Enter Queen. How now, sweet queen?

Queen. One woe doth tread upon another's heel, So fast they follow :-Your sister's drown'd, Laertes,

Laer. Drown'd! 0, where?
Queen. There is a willow grows ascaunt the brook,

That shows his hoar leaves in the glassy stream;
Therewith fantastick garlands did she make
Of crow-flowers, nettles, daisies, and long purples,
That liberal' shepherds give a grosser name,
But our cold maids do dead men's fingers call them;
There on the pendent boughs her coronet weeds

3 May fit us to our shape :] May enable us to assume proper characters, and to act our part.

4- blast in proof.] A metaphor taken from the trying or proving fire-arms or cannon, which often blast or burst in the proof. s-l'll have preferr'd him-] i. e. presented to him.

If he by chance escape your venom'd stuck,] i. e. your venom'd thrust. Stuck was a term of the fencing-school.

liberal-] Liberal is free-spoken, licentious in language.





Clambering to hang, an envious sliver broke ;
When down her weedy trophies, and herself,
Fell in the weeping brook. Her clothes spread wide;
And, mermaid-like, a while they bore her up:
Which time, she chanted snatches of old tunes ;
As one incapable of her own distress,
Or like a creature native and indu'd
Unto that element: but long it could not be,
Till that her garments, heavy with their drink,
Pull’d the poor wretch from her melodious lay
To muddy death.

Alas then, she is drown'd?
Queen. Drown'd, drown'd.

Laer. Too much of water hast thou, poor Ophelia, And therefore I forbid my tears : But yet It is our trick; nature her.custom holds, Let shame say what it will: when these are gone, The woman will be out.-Adieu, my lord ! I have a speech of fire, that fain would blaze, But that this folly drowns it.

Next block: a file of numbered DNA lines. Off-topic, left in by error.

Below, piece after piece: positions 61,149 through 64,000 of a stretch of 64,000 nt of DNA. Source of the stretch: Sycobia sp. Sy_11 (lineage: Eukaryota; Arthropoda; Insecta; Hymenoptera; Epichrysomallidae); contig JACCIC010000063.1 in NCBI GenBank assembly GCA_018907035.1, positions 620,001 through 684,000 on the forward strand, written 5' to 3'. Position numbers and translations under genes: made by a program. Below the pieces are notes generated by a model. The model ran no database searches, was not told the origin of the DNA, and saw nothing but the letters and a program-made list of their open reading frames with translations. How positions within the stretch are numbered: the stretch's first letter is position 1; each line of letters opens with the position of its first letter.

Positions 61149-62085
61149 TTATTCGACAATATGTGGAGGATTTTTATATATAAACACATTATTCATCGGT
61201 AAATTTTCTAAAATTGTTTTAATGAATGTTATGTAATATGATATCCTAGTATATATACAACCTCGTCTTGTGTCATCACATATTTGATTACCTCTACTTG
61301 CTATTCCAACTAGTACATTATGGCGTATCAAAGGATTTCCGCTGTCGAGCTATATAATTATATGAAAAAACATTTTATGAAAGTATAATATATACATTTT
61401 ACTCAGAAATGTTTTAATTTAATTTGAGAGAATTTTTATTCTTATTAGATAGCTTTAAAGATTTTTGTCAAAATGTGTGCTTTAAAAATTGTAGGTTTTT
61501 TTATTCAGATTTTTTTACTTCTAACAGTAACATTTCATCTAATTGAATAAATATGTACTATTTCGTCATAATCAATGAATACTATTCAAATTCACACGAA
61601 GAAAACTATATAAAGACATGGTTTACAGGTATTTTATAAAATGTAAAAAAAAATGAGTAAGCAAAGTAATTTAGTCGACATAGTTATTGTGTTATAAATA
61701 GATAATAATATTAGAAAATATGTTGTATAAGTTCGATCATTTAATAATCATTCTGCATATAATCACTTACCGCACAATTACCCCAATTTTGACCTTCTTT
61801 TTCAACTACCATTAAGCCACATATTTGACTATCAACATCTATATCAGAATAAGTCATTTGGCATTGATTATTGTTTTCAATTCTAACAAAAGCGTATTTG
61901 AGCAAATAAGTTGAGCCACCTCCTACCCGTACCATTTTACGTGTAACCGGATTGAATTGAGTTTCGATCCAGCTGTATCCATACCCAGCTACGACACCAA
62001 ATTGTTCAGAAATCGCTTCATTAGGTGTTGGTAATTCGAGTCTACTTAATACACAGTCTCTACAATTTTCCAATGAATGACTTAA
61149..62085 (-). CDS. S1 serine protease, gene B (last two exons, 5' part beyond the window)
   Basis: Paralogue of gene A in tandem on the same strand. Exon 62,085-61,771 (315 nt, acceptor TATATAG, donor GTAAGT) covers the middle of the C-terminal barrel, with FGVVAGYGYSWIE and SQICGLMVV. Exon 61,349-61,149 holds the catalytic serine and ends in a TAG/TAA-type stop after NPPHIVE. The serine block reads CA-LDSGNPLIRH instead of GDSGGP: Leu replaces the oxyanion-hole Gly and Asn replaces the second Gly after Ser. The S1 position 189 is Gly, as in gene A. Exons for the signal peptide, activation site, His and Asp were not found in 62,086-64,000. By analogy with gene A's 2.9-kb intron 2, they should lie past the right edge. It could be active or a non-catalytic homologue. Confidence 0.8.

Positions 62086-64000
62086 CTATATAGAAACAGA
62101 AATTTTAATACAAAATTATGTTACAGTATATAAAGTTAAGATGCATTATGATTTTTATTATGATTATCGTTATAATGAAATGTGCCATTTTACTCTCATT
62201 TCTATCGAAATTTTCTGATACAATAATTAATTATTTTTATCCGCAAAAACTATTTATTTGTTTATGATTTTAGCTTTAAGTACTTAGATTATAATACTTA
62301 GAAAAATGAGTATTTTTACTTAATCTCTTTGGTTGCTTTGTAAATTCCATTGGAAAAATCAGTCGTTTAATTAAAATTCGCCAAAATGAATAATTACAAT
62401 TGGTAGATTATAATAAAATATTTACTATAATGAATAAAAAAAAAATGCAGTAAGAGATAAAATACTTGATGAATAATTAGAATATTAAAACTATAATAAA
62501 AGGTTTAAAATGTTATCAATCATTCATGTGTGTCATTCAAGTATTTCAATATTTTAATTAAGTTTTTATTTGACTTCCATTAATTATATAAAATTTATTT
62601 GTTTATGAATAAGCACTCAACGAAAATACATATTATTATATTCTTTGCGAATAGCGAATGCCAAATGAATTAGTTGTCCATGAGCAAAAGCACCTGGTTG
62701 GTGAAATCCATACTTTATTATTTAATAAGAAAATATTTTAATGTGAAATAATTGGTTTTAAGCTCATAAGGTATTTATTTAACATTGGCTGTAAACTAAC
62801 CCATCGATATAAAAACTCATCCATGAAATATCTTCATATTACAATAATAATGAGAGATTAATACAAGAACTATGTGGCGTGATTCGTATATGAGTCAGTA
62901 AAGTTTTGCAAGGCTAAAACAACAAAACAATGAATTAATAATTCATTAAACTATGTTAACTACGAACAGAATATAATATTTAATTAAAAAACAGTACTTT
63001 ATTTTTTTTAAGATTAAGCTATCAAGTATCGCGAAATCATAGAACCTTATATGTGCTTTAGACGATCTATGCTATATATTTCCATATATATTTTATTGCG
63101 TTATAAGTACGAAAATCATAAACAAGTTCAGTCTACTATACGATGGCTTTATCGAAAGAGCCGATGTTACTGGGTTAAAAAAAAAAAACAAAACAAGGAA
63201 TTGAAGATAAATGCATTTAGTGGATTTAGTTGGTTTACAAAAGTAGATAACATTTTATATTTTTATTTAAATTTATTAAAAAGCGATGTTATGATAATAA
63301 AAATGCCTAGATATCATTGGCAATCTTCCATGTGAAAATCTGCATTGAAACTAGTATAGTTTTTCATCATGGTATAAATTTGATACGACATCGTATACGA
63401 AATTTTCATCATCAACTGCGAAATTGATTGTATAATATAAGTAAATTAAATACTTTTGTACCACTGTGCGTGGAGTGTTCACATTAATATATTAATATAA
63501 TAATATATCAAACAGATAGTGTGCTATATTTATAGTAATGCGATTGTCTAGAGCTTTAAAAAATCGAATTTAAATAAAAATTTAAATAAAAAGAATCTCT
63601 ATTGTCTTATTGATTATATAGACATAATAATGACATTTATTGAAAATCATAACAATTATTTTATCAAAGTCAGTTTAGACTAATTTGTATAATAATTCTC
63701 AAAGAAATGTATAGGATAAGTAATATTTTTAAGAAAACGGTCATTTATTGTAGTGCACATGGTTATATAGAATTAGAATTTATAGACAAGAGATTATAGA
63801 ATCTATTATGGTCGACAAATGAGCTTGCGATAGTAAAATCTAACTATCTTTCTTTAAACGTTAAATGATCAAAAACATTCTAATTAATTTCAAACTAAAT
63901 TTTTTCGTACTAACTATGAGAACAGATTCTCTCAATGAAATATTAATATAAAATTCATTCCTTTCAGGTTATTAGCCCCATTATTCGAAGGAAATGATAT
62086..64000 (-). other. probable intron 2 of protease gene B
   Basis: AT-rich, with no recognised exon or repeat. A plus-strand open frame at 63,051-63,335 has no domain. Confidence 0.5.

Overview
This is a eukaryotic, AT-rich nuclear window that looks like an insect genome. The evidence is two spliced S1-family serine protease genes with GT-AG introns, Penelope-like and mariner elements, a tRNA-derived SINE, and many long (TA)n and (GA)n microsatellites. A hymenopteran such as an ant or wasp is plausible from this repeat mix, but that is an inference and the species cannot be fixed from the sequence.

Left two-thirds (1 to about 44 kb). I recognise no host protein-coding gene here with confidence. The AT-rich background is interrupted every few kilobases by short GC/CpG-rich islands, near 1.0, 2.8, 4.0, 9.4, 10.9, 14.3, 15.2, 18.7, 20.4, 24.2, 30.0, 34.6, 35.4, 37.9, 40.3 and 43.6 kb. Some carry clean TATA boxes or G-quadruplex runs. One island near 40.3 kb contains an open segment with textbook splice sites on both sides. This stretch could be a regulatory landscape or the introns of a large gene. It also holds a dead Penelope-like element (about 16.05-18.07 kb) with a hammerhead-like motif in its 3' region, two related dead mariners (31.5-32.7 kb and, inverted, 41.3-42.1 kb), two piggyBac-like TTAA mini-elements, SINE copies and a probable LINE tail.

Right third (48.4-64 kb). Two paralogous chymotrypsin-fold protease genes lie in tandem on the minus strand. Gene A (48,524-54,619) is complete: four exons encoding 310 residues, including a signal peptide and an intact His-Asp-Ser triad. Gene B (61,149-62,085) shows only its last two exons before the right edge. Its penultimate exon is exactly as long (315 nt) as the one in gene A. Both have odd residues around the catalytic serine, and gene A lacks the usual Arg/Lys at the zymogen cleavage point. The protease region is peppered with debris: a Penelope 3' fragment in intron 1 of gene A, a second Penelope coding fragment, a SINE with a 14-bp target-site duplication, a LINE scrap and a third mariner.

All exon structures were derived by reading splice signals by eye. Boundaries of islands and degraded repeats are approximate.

[Exit. King

Let's follow, Gertrude ; How much I had to do to calm his rage! Now fear I, this will give it start again; Therefore, let's follow.



SCENE I. A Church Yard.

Enter Two Clowns, with Spades, fc. i Clo. Is she to be buried in christian burial, that wilfully seeks her own salvation ?

8 As one incapable of her own distress,] As one having no understanding or knowledge of her danger. 9 The woman will be out.] i. e. tears will flow.

2 Clo. I tell thee, she is ; therefore make her grave straight:' the crowner hath set on her, and finds it christian burial.

i Clo. How can that be, unless she drowned herself in her own defence ?

2 Clo. Why, 'tis found so.

i Clo. It must be se offendendo ; it cannot be else. For here lies the point: If I drown myself wittingly, it argues an act: and an act hath three branches; it is, to act, to do, and to perform :: Argal, she drowned herself wittingly.

2 Clo. Nay, but hear you, goodman delver.

i Clo. Give me leave. Here lies the water ; good: here stands the man ; good: If the man go to this water, and drown himself, it is, will he, nill


that: but if the water come to him, and drown him, he drowns not himself: Argal, he, that is not guilty of his own death, shortens not his own life.

2 Clo. But is this law?
1 Clo. Ay, marry is't ; crowner's-quest law.

2 Clo. Will you ha' the truth on't? If this had not been a gentlewoman, she should have been buried out of christian burial.

i Clo. Why, there thou say'st: And the more pity ; that great folks shall have countenance in this world to drown or hang themselves, more than their even christian. Come, my spade. There is no ancient gentlemen but gardeners, ditchers, and grave-makers; they hold up Adam's profession.

2 Clo. Was he a gentleman ?

he, he

goes; mark

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make her grave straight :] i. e. immediately.

an act hath three branches : it is, to act, to do, and to perform :) Ridicule on scholastick divisions without distinction; and of distinctions without difference. WARBURTON.

3 — their even christian.] An old English expression for fellow-christian.